Photo: Bill Hecht

Finger Lakes Land Trust Protects Over 400 Acres of Yates County Farmland

The Finger Lakes Land Trust (FLLT) permanently protected 421 acres of farmland at Christiansen Farms in the towns of Benton and Torrey, Yates County. Funds for the project came from the state’s Farmland Protection Implementation Grants Program (FPIG), administered by the New York State Department of Agriculture and Markets. FPIG funds were used to purchase three agricultural conservation easements protecting five non-contiguous parcels.

Christiansen Farms is a third-generation, NOFA-NY-certified organic dairy and crop farm. Ownership of the operation is currently transitioning from Guy Christiansen to his sons Tim and Ryan. Presently, the family are farmer-owners in the Upstate Niagara Cooperative, where they ship their milk.


Photo: Bill Hecht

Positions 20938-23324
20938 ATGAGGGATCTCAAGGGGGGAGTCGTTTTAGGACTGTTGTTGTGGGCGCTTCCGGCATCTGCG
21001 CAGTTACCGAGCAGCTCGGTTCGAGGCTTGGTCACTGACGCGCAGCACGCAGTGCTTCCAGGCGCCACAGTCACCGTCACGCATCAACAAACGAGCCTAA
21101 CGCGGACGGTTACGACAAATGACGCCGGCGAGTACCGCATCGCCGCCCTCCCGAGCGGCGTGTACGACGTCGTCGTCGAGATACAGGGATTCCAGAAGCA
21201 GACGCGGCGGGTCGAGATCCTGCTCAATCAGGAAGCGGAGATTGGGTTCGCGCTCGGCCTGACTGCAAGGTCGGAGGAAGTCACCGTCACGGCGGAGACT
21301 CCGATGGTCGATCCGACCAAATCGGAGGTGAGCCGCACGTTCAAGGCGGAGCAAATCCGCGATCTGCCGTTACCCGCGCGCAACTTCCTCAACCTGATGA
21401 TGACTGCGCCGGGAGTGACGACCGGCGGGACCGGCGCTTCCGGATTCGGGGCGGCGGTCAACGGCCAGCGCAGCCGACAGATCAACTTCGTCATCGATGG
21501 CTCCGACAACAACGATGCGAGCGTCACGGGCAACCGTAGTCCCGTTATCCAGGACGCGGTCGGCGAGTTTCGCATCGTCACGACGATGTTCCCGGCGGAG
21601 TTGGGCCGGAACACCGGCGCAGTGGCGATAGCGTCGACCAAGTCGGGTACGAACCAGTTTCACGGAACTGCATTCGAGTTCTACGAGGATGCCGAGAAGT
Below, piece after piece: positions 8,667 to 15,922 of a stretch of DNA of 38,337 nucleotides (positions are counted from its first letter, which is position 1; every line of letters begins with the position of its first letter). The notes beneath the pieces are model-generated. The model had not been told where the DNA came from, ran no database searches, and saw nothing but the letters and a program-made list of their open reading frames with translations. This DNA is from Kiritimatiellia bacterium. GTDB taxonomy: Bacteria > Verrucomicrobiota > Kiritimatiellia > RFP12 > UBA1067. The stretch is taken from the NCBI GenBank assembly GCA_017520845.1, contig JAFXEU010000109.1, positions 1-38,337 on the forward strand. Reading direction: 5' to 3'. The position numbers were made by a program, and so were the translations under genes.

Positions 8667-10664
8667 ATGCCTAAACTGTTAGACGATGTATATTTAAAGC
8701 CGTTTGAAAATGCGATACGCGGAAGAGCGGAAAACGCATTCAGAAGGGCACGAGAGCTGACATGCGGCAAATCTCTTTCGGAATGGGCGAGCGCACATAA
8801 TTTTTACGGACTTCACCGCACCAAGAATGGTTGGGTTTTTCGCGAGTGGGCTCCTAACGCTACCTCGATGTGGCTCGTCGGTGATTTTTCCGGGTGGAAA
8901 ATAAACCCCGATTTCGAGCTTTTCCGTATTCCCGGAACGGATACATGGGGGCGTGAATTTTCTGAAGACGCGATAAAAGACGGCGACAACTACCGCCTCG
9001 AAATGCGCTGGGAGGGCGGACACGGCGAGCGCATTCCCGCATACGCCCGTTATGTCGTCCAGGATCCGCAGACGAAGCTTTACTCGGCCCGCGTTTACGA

In addition to raising dairy cows, the Christiansen family grows soft red wheat and soft white wheat which they sell to Wegmans Food Markets for their artisan bakery products. The farm has grown this partnership over years and now devotes a large portion of its land to producing high-quality, locally-grown wheat specifically for this agreement.

The farm is approximately 2 miles northeast of Penn Yan and within commuting distance of several other Finger Lakes communities, and is thus subject to increased development pressure. The conservation easements will limit residential and agricultural development to designated farmstead zones on the property.

“Every day there is ever-increasing development pressure,” said Tim Christiansen. “It’s very important that we keep land in agricultural production so people know where their food comes from. Without farmland, there is no food.”

The Christiansen Farm is the seventh Yates County farm protected by the FLLT through New York State’s Farmland Protection Implementation Grants Program.

Conservation easements are voluntary legal agreements that permanently limit future land use in order to protect the land’s conservation value. Lands subject to conservation easements remain in private ownership, on local tax rolls, and available for traditional uses such as farming and hunting.